FOR IMMEDIATE RELEASE|
WEDNESDAY, AUGUST 25, 2004
TDD (202) 514-1888
JUSTICE DEPARTMENT ANNOUNCES AGREEMENT CONCERNING CONDITIONS AT LOS ANGELES COUNTY JUVENILE HALLS
The Justice Department today announced a settlement agreement with Los Angeles County and the Los Angeles County Office of Education (LACOE) regarding conditions and services at the three Los Angeles County Juvenile Halls: Central, Los Padrinos, and Barry J. Nidorf. Under the agreement, the county and LACOE will improve suicide prevention, medical, as well as educational and other services.
“The state has an obligation to protect from harm juveniles in its care,” said R. Alexander Acosta, Assistant Attorney General for Civil Rights. “Providing a safe environment is the first step towards creating an atmosphere in which juveniles learn to be productive and law abiding citizens. We are pleased that Los Angeles County and the Los Angeles County Office of Education share these goals for youth in their custody and that they have pledged to implement meaningful reforms.”
The Juvenile Halls house between 1,500 and 1,800 youth detained pending trial, awaiting placement in appropriate treatment facilities, and charged as adults awaiting criminal trials. Los Angeles County operates the Juvenile Halls, and the LACOE provides educational services there.
Under the agreement, the county will take several steps to protect juveniles from harm, including improving mental health services and providing housing free of suicide hazards. In addition, the county will restrict the use of chemical spray and other uses of force to appropriate circumstances, and ensure that all use of force is appropriately evaluated. The county and LACOE will also develop and implement strategies for reducing juvenile violence, including taking steps to respond to gang dynamics.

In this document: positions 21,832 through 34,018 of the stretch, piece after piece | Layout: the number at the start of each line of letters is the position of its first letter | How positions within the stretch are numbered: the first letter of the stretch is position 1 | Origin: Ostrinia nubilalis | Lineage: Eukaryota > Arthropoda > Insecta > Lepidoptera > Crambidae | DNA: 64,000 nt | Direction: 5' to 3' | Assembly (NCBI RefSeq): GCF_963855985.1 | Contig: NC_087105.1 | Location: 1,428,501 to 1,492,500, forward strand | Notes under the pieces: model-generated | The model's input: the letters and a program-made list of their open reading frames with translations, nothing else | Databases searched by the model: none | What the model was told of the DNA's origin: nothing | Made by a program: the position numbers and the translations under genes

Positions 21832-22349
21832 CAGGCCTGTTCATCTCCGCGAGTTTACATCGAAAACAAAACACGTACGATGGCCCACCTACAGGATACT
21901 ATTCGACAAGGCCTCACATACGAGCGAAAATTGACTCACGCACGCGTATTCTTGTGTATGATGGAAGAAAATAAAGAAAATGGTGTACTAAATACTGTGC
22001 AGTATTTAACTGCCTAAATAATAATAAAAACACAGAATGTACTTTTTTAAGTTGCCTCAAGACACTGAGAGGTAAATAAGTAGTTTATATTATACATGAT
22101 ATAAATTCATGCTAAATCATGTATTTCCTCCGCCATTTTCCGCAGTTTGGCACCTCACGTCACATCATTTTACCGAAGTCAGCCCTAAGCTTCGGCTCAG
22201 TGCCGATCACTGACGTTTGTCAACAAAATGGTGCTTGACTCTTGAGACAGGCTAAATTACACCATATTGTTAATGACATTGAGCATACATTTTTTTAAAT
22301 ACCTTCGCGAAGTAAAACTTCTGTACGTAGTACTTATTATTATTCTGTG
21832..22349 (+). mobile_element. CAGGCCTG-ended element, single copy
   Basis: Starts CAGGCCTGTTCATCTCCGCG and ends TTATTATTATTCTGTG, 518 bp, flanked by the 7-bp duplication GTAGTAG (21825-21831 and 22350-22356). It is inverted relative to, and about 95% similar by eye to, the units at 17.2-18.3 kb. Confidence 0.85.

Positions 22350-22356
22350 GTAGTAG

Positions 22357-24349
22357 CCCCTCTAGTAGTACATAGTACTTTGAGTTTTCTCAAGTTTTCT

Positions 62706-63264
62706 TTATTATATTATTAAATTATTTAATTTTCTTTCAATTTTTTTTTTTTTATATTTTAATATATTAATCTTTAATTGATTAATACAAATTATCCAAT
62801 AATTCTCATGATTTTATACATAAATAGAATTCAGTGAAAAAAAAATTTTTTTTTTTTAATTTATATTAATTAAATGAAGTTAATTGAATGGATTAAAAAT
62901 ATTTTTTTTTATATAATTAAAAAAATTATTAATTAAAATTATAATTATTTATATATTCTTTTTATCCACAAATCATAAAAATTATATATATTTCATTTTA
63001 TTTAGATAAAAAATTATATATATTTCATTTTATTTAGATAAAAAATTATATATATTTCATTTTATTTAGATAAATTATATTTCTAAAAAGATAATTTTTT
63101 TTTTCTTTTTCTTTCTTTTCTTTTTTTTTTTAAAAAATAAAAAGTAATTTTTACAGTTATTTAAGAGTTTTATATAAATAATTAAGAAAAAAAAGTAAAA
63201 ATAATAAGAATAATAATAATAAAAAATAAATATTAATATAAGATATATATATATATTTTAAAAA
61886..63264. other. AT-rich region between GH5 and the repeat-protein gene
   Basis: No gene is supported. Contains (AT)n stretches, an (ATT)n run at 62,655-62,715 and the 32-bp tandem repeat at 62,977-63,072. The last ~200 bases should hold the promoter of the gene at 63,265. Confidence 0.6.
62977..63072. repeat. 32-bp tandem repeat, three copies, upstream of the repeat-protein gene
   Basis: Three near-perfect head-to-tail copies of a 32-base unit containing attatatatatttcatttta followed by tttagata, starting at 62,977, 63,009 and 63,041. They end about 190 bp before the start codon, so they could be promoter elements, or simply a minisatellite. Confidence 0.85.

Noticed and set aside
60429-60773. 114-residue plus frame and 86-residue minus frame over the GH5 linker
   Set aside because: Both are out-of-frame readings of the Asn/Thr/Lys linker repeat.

The Civil Rights Division has successfully resolved similar investigations of other juvenile justice facilities in Arkansas, Georgia, Louisiana, New Jersey, Nevada, Puerto Rico, and Saipan, and recently filed suit over similar charges against the State of Mississippi. Investigations concerning juvenile justice facilities are pending in Maryland, California, Michigan and Indiana.
Protecting the rights of institutionalized persons is a priority of the Department of Justice. Since 2001, the Civil Rights Division has opened 45 investigations impacting 52 facilities examining the terms and conditions of confinement at nursing homes, mental health facilities, residences for persons with developmental disabilities, juvenile justice facilities, and jails. These figures are nearly double the 26 such investigations initiated over the preceding three and one half years.
The text of the findings letter, the settlement agreement, and additional information about the Special Litigation Section of the Department’s Civil Rights Division can be found at www.usdoj.gov/crt/split/index.html.